Both Marc Foster and I have spent most of November 07, working on the Kite Runner. Him, trying to finish the post production and me, trying to finish the book. He beat me to it! I finally finished the book last week and bought myself a ticket last night at the movies. The last time I saw a movie by myself was in the early nineties, when I watched Braveheart on the last show of the last day. None of my school friends wanted to see a depressing film about a man in a skirt (this was before it won the academy awards). Similar situation last night. Most of my friends were either not in town or not too keen to watch a film by the ‘Monster’s ball’ director. The little or no advertising that the film got in the States dint help either.
I walked into screen 2 of the multiplex moments before the start, to spoil the privacy of a mexican couple – the only other souls in the hall. Thankfully, a newly wed Indian couple joined us minutes later. So there you go. The projector in a downtown Houston cinema, beaming the film just for the 5 of us….I mean, 3 of us.
Bad news first (spoiler alert!).
Soraya’s eyebrows do not meet.
The guy playing Amir cant act to save his life.
There is no harelip.
and did I mention Soraya’s eyebrows dont meet?
I loved the movie, nevertheless. I cant remember any other time when I finished a book and watched the movie so soon after, before the hangover died away. Its good and bad, I guess. Bad because you keep praying that the image on screen is exactly the same as the one you painted in your mind. So, you are extremely disappointed if it turns out otherwise.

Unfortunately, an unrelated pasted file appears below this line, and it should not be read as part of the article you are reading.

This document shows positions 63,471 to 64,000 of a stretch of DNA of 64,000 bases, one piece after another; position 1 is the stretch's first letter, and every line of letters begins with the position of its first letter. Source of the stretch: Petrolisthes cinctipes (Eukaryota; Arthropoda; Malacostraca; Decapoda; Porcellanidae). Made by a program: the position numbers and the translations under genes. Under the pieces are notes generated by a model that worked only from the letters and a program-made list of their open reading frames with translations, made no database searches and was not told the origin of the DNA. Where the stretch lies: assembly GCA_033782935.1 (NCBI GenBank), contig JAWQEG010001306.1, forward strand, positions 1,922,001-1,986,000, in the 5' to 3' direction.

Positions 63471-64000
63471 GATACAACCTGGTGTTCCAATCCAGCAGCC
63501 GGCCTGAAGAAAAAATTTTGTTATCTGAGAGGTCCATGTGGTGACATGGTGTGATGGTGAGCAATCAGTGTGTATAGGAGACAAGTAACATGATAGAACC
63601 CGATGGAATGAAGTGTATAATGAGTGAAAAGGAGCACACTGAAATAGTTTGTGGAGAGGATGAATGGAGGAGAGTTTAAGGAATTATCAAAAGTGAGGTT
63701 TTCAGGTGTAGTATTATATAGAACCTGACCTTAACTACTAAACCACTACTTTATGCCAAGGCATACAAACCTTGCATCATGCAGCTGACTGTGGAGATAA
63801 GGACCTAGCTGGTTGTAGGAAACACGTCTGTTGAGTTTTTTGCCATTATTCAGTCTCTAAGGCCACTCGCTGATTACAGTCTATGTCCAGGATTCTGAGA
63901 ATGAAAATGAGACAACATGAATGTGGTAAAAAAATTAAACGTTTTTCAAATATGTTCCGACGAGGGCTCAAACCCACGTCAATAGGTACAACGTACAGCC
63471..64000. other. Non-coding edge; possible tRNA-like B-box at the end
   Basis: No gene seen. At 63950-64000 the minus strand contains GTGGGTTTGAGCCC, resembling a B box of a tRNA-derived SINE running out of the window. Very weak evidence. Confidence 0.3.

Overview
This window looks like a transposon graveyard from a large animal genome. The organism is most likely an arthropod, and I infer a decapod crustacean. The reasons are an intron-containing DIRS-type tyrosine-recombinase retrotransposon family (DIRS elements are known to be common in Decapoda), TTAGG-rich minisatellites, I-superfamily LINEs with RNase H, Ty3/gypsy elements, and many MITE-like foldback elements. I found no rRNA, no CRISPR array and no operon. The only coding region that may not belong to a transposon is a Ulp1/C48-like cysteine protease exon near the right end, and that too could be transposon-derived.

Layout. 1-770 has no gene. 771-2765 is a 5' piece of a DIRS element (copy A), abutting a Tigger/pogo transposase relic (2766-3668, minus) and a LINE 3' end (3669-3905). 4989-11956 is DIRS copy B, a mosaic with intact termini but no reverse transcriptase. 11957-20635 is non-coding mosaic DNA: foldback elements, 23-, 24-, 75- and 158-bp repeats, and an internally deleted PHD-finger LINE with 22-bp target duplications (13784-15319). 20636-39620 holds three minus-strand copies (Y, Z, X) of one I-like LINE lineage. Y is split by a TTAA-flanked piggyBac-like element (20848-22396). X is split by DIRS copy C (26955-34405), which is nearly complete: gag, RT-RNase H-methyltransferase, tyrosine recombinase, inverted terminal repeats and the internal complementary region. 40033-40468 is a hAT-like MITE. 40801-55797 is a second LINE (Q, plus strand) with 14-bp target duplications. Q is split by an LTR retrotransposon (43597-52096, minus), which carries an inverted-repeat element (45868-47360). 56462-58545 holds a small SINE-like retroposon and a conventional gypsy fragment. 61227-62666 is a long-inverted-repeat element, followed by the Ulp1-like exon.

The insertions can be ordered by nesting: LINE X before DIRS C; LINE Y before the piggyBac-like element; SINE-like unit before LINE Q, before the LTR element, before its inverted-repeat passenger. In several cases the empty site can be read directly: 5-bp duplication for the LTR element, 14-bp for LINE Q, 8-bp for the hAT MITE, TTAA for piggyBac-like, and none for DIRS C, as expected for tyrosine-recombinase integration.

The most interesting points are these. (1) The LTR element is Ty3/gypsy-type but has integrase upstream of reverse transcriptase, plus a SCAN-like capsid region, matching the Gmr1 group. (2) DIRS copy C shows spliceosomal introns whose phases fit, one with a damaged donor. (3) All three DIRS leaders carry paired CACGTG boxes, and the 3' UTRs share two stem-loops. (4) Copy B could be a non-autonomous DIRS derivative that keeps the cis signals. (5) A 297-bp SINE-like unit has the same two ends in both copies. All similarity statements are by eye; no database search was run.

For example, I was really looking forward to the ‘half-time in the soccer match’ scene. Not for the killings, but for the scene when the match resumes, after. I thought that was the essence of the scene, more than the killings themselves. Sadly, there is no ‘after’ in the film.
Another scene I was dying to see was the fight between Assef and Amir at the end. The way I played it out in my mind, there will be a large orchestra playing, a lot of slow motion, and a lot of close ups of Amir laughing – almost psychedelic. Almost like the scene where Bruce Willis fights the killer in ‘Unbreakable’. I thought that scene was more poetic than anything else, when I read the book. Unfortunately in this film, the fight scene is just that. A fight scene.
However, it is a great film at the end of the day. I was actually pleasantly surprised to see that none of the scenes were over romanticised – like the way I did in my mind. They are actually very ‘matter of fact’ly and that was an interesting perspective for me. The film also looks extremely authentic. The flea market, the soccer field, the pomegranate tree…
And the boy who plays Hassan is amazing. His smile has all the innocence you would expect and then more. However, the best actor in the film is undoubtedly baba. Bravo! His transition from the imposing father to the cancer patient is so real, that you will almost miss it.
When I left the theatre in the cold of the night, I was really glad I made the trip. However, I couldnt help feel that the film was playing catch-up with the book, most of the time. It was as though some of the scenes were meant to sprint, so the next scene could be there in time. Or may be it was my book hangover acting up. I would love to hear from somebody who saw it, without reading the book.